The stakes don't get much higher than this. In Civilization: Call to Power, we have the answer to what some would call the single-most daunting challenge in PC gaming: to design the direct heir to Civilization II, widely regarded as the best turn-based strategy game of all time.
Whatever else you may think about Call to Power, you have to admire the ambition behind the effort. This is not a mere rehash of Civilization II. Rather, it is a bold step in a new and at times almost entirely different direction. The designers took the opportunity to revisit almost every major aspect of the Civ II experience - units, combat, interface, graphics, and more. While superficial similarities exist, in truth, Civilization: Call to Power bears less resemblance to Civilization II than Civilization II did to the original Civilization. Indeed, one could argue that Call to Power has less in common with its immediate predecessor than does this year's other turn-based strategy behemoth, Sid Meier's Alpha Centauri.
The obvious question, then, is whether this uniqueness is good or bad. And the answer, of course, is that it's both. As for the natural follow-up question - Does the good outweigh the bad? - the answer is yes, but barely.
Let's start with the good. Call to Power's graphics are beautiful, far superior to any previous Civ game and even to Alpha Centauri. The animations are wonderfully detailed, and the sound effects are first class (although at times I must admit I wished my units weren't quite so vocal in their response to being clicked on). And the inclusion of seamless multiplayer support right out of the box is a welcome feature, indeed.
But the single best aspect of Call to Power is that, for the first time in this series, it puts the concept of "empire" front and center. This might seem like an odd statement - after all, the Civ games are all about empire building, aren't they? Actually, they're not. They're really about city-level management - many cities and many levels to be sure - and with few exceptions, the Civ games' policy-management controls, support schemes, and even interfaces are oriented around individual cities rather than the empire as a whole.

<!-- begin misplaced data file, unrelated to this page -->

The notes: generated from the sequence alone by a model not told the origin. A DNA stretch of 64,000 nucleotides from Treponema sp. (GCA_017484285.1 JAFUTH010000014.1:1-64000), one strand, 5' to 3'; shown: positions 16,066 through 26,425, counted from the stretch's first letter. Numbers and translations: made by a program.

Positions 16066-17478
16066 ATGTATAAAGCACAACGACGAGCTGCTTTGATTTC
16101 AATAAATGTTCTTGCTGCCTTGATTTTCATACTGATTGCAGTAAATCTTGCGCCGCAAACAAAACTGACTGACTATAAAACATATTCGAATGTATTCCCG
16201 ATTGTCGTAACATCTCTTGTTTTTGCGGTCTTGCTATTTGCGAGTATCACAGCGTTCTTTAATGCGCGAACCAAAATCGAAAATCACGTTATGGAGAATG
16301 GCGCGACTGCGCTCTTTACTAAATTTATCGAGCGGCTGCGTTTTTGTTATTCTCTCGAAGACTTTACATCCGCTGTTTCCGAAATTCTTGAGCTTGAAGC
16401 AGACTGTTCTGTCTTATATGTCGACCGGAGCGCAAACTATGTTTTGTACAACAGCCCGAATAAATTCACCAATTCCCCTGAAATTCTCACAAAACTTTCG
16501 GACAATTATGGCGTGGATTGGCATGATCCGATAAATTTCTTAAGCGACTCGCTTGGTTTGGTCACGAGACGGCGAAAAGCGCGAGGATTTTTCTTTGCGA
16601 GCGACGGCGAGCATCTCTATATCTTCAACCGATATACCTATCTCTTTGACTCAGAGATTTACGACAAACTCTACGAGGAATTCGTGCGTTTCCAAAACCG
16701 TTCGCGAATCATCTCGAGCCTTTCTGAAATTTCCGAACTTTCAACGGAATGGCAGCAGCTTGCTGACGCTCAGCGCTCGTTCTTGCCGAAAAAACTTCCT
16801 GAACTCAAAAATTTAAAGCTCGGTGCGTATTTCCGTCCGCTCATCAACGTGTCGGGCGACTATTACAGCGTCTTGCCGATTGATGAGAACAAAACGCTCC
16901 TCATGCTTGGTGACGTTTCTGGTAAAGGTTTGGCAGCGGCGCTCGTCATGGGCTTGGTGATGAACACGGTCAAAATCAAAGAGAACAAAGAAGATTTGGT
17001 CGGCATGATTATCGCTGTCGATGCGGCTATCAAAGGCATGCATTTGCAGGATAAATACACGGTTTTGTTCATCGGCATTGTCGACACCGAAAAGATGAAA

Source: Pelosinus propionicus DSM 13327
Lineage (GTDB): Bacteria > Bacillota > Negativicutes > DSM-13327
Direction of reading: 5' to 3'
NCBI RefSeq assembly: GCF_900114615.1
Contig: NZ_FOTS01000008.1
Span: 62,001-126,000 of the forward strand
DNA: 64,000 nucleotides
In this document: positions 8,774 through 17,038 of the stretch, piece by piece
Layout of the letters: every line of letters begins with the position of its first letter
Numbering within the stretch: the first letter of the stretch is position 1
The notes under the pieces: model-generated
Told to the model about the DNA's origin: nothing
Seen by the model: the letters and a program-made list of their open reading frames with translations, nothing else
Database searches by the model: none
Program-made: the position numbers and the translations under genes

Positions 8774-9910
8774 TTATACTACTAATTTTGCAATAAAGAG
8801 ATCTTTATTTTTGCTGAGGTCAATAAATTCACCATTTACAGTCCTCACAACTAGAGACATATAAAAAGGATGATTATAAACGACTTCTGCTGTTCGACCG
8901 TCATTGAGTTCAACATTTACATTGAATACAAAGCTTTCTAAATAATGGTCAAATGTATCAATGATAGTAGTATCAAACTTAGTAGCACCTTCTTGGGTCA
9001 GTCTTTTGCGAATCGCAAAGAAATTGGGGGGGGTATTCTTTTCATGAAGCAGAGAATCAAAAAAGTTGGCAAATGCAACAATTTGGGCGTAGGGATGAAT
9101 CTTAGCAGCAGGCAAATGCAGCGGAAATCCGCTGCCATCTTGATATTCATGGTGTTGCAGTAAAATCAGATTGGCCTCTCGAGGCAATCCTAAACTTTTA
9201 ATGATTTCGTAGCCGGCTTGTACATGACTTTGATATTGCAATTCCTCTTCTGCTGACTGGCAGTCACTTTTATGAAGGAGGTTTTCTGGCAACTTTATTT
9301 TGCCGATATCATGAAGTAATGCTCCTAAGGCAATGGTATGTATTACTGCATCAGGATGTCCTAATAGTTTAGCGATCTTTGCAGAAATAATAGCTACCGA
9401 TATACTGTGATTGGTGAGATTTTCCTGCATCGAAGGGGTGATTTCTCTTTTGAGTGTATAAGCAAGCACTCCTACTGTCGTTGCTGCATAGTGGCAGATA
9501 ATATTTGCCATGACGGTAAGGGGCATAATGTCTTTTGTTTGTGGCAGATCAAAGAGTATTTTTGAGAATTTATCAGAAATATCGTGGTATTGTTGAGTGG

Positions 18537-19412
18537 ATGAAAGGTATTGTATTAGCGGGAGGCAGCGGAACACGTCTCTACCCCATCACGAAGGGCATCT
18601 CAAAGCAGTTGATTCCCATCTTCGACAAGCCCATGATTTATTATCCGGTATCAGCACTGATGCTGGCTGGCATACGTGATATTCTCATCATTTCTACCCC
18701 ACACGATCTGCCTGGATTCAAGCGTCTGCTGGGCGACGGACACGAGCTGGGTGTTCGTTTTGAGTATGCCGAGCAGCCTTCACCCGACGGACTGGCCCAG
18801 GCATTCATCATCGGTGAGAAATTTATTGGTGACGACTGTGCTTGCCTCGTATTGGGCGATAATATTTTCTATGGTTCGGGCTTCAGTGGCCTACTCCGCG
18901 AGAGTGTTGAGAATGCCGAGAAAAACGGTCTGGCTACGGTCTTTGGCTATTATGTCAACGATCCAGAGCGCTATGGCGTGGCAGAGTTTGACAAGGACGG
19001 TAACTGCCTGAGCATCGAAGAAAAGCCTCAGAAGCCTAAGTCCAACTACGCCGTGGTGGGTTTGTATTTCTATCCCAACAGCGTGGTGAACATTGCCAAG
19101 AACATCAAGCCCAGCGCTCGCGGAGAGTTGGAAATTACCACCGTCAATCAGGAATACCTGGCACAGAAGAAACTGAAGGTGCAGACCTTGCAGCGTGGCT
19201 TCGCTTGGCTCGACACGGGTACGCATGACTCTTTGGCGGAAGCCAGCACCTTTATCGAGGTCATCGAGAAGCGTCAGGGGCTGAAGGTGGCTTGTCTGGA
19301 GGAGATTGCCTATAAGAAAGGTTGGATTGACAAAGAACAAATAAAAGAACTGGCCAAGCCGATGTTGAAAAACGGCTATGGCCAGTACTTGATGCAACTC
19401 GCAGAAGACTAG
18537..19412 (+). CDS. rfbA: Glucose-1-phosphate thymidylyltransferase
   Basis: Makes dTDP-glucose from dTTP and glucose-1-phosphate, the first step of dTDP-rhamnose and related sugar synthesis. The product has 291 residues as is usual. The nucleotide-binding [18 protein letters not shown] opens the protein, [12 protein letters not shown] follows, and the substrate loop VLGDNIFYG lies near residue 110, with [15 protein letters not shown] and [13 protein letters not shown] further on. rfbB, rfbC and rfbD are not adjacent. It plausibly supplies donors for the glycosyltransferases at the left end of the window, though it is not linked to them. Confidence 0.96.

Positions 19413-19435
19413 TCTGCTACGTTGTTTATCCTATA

Not so in Call to Power, which takes a global approach to empire building. A few key examples: Units no longer are supported by a specific city, but by the empire itself; city improvements (tile improvements) are no longer built by settlers, but financed and supported by the empire; and while city-specific management is allowed, it must always be done within the parameters of the empire's global fiscal and social policies.
These are just a few examples; this empirecentric orientation permeates the entire game, including the interface. Out are the city-specific screens and the associated subscreens of the old Civ games. In is a new universal command module that occupies the bottom right of the screen. Once you become acquainted with it, this command bar lets you easily monitor and quickly modify nearly every aspect of your civilization - production, research, wealth, social policies - and the cities within it, all at the click of a mouse and all without leaving the main map view. The net result is that you feel highly informed about what's happening in the game and can change strategic focus and react to events more rapidly than ever before. This is a refreshing change of pace from previous Civ games and is just the way this would-be emperor likes it.